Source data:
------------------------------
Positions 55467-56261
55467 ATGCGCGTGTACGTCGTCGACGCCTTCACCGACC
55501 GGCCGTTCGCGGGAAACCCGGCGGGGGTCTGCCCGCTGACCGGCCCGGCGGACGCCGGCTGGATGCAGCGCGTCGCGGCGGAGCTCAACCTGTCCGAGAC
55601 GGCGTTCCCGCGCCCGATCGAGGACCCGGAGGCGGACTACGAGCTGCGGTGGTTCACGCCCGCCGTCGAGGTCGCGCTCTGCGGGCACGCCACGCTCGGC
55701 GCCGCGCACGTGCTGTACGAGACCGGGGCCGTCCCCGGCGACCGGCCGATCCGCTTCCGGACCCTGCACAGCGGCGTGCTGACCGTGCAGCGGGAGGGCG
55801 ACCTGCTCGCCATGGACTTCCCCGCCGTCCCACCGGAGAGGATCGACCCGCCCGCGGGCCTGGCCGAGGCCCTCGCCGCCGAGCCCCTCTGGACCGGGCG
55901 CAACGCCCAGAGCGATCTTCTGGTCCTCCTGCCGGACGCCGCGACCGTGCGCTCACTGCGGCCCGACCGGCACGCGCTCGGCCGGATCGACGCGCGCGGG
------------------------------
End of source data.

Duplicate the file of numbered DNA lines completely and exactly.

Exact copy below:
Positions 55467-56261
55467 ATGCGCGTGTACGTCGTCGACGCCTTCACCGACC
55501 GGCCGTTCGCGGGAAACCCGGCGGGGGTCTGCCCGCTGACCGGCCCGGCGGACGCCGGCTGGATGCAGCGCGTCGCGGCGGAGCTCAACCTGTCCGAGAC
55601 GGCGTTCCCGCGCCCGATCGAGGACCCGGAGGCGGACTACGAGCTGCGGTGGTTCACGCCCGCCGTCGAGGTCGCGCTCTGCGGGCACGCCACGCTCGGC
55701 GCCGCGCACGTGCTGTACGAGACCGGGGCCGTCCCCGGCGACCGGCCGATCCGCTTCCGGACCCTGCACAGCGGCGTGCTGACCGTGCAGCGGGAGGGCG
55801 ACCTGCTCGCCATGGACTTCCCCGCCGTCCCACCGGAGAGGATCGACCCGCCCGCGGGCCTGGCCGAGGCCCTCGCCGCCGAGCCCCTCTGGACCGGGCG
55901 CAACGCCCAGAGCGATCTTCTGGTCCTCCTGCCGGACGCCGCGACCGTGCGCTCACTGCGGCCCGACCGGCACGCGCTCGGCCGGATCGACGCGCGCGGG